Leg of lamb, like brisket, does not absorb the fat that melts on the surface during cooking. Unlike brisket, however, we don't need that fat cap for a waterproof bottom during the cooking process. So, against everything you might currently believe, I'm telling you to completely remove the fat cap on your lamb leg. It's just going to run off and keep flavors from getting down into that part of the meat. You also need to remove as much silverskin as possible (preferably all of it).
Take that trimmed beauty and grab your butcher string or whatever twine you use for tying meat and tie the leg firmly so that it's as solid a mass as you can make it. There will be some loose flaps that seem to defy being tied in place, but do the best you can.
Once it is tied up, use the tip of a sharp, small knife (or even a metal skewer) and poke holes all over that sucker. Now apply the wet rub, working it into the crevices and cracks as much as possible.
For fire purposes, we're actually going to use a grill, but at smoker temperatures, because we want the direct heat for searing/charring purposes. So set your grill up for two-zone cooking, and get the overall temperature to 225.
Stick your thermometer or probe into the meat, being careful not to have it up against the bone, and cook the leg on the indirect-cooking zone until the internal temp hits 110. Now move the leg over to the direct-cooking zone and sear the outside of the roast on all sides - you may have to be creative when you need to sear the narrow sides and find a way to prop it up - until the internal temp is 135. The narrower end of the leg will be closer to 155 at this point, so you'll have a variety of doneness for yourself and your guests.
Take it off, and let it rest on a cutting board for at least 30 minutes before you cut it. Then slice against the grain and enjoy.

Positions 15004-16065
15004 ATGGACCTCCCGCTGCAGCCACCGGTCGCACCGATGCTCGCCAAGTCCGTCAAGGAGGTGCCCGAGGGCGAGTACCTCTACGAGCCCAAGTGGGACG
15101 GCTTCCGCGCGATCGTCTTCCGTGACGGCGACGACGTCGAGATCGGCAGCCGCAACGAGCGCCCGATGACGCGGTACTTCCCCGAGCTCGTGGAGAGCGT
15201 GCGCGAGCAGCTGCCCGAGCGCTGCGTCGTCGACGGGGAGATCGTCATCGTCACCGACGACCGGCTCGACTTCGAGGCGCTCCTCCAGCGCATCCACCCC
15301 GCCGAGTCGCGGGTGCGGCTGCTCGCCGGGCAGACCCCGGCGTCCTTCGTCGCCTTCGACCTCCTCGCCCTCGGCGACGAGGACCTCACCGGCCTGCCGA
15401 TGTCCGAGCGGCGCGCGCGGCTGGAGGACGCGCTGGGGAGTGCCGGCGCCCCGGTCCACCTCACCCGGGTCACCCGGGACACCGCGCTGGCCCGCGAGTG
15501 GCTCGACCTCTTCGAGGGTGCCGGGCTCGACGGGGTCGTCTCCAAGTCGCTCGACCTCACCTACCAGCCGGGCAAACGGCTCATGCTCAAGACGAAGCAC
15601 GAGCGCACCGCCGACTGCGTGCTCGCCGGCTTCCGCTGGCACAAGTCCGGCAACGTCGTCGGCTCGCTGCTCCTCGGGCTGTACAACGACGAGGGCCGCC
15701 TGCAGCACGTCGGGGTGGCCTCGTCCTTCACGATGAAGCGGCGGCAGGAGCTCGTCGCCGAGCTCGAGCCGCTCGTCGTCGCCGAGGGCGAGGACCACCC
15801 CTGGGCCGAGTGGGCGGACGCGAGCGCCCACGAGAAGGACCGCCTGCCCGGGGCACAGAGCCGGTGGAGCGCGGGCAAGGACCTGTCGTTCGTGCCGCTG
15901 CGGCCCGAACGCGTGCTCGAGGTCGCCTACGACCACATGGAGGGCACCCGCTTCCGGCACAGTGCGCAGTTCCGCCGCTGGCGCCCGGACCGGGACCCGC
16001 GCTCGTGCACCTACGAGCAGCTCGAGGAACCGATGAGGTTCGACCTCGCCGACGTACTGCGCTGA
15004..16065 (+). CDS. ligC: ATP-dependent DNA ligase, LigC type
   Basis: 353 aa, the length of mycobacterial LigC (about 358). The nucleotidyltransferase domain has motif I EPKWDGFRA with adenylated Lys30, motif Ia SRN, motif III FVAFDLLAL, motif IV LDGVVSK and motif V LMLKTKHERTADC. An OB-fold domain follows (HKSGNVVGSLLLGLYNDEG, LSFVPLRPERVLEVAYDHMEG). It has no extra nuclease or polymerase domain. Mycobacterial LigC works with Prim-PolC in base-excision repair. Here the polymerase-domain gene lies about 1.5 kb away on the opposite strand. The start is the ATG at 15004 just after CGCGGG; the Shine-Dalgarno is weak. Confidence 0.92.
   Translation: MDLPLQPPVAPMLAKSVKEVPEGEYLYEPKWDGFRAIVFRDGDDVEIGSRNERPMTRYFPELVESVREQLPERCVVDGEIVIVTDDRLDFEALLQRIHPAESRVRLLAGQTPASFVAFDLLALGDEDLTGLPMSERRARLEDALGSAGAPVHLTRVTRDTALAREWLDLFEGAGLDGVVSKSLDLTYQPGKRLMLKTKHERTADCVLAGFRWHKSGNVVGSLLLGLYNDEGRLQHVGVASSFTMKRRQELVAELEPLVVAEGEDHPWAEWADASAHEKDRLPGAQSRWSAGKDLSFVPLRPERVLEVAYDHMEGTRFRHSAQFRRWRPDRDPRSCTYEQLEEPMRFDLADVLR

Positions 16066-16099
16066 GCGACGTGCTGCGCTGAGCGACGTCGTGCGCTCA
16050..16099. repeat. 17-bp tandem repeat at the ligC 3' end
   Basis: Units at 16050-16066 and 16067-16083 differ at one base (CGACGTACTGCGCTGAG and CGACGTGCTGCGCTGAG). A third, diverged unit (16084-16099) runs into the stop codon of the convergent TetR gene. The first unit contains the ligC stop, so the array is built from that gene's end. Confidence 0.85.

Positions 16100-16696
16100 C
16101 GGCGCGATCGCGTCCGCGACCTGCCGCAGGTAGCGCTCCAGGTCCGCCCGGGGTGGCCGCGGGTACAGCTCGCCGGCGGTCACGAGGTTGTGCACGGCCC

BBQU PhD Program: Spice Chemistry.
The reason for making the rub ahead of time is because aroma molecules in many spices (and aroma molecules generally) are non-polar and, therefore, are soluable in oil, since oil molecules are also generally non-polar (unlike water molecules).
By making the wet rub first, you give the oil time to break down and release some of those flavor molecules, meaning that the flavor of your rub will be stronger and more developed by the time you apply it to the lamb.
BBQU PhD Program: Prof. Vega Discusses Beer Pairings.
For years, the 2DH has been our virtual professor in all things meat. From guidance on cuts to details on regional styles, the 2DH has provided us all with everything we need to know to satiate our inner carnivore. Throughout this culinary journey, however, one thought has continued to repeat itself at the forefront of my consciousness: "man, I could go for a beer right now."
MDC apparently agrees, and he has graciously handed me the microphone which I will use to attempt to pair a beer with his meaty musings. Within this space, I will attempt to accomplish five objectives (three, sir!): Explain the rationale behind the pairing, provide a brief history on the selected style, geek out a little regarding the construction of said style, and provide a few recommendations of commercially available beers. Yes, I know that's four objectives, but I really wanted to use that Monty Python line. DON'T YOU JUDGE ME!!